It was just a prank after all. The Machine at the University of Alabama, in a district that consists of 80% students, just wanted to flex a little muscle in a local school board race. True. The Machine hardly represents all of the University students or, for that matter, even the Greeks on campus. But Machine dominance over Tuscaloosa’s District 4 was made official by the rulings of Judge James Roberts in the challenge to Machine backed candidate Cason Kirby’s election.
Stephanie Taylor in The Tuscaloosa News article “Judge dismisses Kelly Horwitz school board election challenge; Kirby victory upheld” reported that Tuscaloosa County Circuit Court Judge Roberts opined: “This court finds that, like any elector, a student voter does not lose his or her obtained domicile because he or she is not physically present in his or her college district due to temporarily leaving for the summer.
“The election contest raised questions of the influence of a group within the University of Alabama’s Greek system called The Machine, which organizes block voting in support of preferred candidates.
“Horwitz’s attorneys said that voters who belonged to certain Greek organizations were pressured to vote for Kirby, but the judge would not accept the evidence they offered. Facebook messages, emails and Tweets submitted as proof of bribery are ‘inadmissible hearsay,’ Roberts wrote in the order dismissing the case.”
Oh, yes, that flaming bag of poop you just stepped in is of no consequence. If you live in Tuscaloosa you’d just better get used to walking around with dog shit on your shoes. You’ll get used to the smell.
Attorney Andy Campbell who represented Cason Kirby in Judge Roberts’ court preposterously proclaimed: “We are also gratified that the court validated the vote and cleared the name of each of the over 350 students challenged on grounds of corruption. As the court found, there was no valid evidence supporting these allegations, only that these students exercised their first amendment rights to vote. It is now time to move forward.” Roberts was an 2011 appointee of Republican Gov. Robert Bentley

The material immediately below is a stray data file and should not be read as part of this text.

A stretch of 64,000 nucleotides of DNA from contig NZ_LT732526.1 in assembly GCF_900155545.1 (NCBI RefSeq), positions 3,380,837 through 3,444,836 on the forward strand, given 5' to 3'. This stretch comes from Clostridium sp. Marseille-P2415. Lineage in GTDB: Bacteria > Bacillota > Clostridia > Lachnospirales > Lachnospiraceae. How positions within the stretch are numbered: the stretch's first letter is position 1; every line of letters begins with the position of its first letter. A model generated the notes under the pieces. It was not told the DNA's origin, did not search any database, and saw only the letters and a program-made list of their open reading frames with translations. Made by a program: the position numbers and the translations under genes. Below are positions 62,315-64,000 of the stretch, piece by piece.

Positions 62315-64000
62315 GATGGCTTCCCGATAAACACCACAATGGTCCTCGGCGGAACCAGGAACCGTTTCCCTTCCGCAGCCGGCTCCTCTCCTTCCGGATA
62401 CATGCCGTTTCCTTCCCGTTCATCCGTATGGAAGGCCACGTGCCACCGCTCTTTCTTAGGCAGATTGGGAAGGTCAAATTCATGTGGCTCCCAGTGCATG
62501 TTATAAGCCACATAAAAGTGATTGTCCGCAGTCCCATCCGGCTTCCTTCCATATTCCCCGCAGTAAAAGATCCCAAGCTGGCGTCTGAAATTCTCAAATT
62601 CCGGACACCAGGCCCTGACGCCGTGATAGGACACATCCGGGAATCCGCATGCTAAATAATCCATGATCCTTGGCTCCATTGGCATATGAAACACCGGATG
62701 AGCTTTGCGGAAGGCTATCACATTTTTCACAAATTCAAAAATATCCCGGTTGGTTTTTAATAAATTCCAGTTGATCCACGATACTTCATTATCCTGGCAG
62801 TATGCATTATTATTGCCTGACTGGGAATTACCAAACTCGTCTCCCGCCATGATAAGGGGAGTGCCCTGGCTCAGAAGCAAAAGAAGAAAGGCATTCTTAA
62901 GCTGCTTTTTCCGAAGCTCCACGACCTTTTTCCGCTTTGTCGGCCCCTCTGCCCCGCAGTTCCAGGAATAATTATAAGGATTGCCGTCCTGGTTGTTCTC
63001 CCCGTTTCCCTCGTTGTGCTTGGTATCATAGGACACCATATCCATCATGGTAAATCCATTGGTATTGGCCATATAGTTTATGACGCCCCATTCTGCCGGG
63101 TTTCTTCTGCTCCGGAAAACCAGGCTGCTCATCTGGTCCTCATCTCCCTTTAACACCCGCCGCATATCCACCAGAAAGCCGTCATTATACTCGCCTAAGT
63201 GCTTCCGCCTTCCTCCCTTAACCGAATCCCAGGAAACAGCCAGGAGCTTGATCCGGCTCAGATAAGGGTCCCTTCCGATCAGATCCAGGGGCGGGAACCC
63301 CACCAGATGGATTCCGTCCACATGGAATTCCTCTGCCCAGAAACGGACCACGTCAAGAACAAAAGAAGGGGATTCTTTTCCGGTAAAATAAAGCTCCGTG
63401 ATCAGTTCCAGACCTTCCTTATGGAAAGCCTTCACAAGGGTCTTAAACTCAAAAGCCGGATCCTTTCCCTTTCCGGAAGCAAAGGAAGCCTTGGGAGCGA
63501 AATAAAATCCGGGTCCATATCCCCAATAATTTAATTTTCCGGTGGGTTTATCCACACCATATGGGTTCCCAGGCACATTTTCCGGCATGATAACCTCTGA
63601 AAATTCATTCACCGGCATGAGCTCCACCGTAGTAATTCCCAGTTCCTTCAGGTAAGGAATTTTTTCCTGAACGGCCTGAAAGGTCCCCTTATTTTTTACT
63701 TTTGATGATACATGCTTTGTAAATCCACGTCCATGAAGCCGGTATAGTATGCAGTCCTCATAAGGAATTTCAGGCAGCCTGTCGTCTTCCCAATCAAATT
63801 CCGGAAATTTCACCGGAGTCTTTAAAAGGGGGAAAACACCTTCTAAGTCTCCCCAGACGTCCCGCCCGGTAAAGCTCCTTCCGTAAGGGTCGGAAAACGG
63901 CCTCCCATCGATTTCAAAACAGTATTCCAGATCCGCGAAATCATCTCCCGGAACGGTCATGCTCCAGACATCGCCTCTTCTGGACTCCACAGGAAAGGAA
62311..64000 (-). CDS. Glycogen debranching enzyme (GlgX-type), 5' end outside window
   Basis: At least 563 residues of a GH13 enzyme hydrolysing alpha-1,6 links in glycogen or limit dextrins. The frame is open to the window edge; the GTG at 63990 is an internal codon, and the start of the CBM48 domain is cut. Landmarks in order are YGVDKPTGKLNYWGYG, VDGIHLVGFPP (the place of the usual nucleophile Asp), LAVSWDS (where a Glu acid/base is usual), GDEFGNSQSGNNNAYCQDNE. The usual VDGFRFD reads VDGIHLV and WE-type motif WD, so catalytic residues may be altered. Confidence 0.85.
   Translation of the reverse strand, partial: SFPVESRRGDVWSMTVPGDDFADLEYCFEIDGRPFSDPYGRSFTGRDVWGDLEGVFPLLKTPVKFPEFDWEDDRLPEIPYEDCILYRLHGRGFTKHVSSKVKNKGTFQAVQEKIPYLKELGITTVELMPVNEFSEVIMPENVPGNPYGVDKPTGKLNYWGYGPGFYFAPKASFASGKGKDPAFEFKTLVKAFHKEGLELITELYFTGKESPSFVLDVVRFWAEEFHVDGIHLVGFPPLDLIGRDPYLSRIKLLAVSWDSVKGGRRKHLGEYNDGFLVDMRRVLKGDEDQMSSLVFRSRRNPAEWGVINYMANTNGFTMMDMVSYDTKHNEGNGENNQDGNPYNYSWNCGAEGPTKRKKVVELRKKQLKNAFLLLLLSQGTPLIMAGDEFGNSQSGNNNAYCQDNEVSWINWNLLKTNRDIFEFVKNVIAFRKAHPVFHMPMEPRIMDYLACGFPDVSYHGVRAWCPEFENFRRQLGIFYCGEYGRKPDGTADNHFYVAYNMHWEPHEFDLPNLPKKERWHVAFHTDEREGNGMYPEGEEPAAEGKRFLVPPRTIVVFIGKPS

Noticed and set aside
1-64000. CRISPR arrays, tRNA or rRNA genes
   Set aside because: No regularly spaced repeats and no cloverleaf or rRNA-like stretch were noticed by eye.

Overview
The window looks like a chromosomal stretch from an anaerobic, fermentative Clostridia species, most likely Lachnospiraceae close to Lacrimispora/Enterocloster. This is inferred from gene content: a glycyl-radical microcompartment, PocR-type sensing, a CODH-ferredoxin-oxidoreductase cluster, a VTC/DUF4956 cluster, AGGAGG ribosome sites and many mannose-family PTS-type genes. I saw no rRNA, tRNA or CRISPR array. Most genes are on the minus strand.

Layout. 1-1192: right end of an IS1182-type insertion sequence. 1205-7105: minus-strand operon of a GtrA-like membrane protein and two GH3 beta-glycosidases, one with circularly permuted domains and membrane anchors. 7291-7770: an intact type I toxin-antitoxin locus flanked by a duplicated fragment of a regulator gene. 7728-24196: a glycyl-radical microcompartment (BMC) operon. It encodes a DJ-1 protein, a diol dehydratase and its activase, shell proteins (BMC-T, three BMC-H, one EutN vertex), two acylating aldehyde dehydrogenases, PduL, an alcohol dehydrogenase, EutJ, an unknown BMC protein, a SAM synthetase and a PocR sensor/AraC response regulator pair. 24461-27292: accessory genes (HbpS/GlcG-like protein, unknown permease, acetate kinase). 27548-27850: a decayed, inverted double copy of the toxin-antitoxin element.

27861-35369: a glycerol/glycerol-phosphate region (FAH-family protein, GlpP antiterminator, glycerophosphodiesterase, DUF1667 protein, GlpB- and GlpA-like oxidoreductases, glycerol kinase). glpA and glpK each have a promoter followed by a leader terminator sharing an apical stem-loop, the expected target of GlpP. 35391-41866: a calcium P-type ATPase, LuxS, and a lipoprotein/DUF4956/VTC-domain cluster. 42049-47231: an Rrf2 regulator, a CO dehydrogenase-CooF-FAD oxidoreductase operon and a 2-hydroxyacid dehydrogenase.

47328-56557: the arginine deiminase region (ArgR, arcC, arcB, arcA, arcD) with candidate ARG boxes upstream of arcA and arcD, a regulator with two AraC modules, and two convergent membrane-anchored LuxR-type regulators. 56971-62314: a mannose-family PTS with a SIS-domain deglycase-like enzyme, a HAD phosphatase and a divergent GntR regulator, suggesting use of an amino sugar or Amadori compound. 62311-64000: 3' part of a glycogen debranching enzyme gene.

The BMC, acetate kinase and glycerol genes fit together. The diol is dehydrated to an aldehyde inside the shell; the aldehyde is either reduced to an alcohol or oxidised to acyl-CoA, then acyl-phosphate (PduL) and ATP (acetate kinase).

At the first School Board meeting, after which Kirby was sworn in, the school staff members smiled and raised their eyebrows after the board left the meeting room for an executive session. They were aware of how ill-prepared the new Chair Lee Garrison and Board member Cason Kirby had been. Unspoken words and knowing glances showed their concern that the coming year could be a very long one. They knew that, without Kelly Horwitz, the school board would be playing “catch-up” for a long time. On the other hand, the students who had voted for Garrison and Kirby because of the candidates’ Machine background could care less about the success of the School Board.
Few election challenges succeed. In this case, because of the blatant behavior by students who were obeying the dictates of The Machine, there had been a fleeting ray of hope that illuminated the cesspool of T-Town politics. But Judge Roberts’ sentiment that bad behavior was not worth even looking into left the politics of Tuscaloosa in a fetid, malodorous swamp where the kiddies self-pleasured themselves in the dark.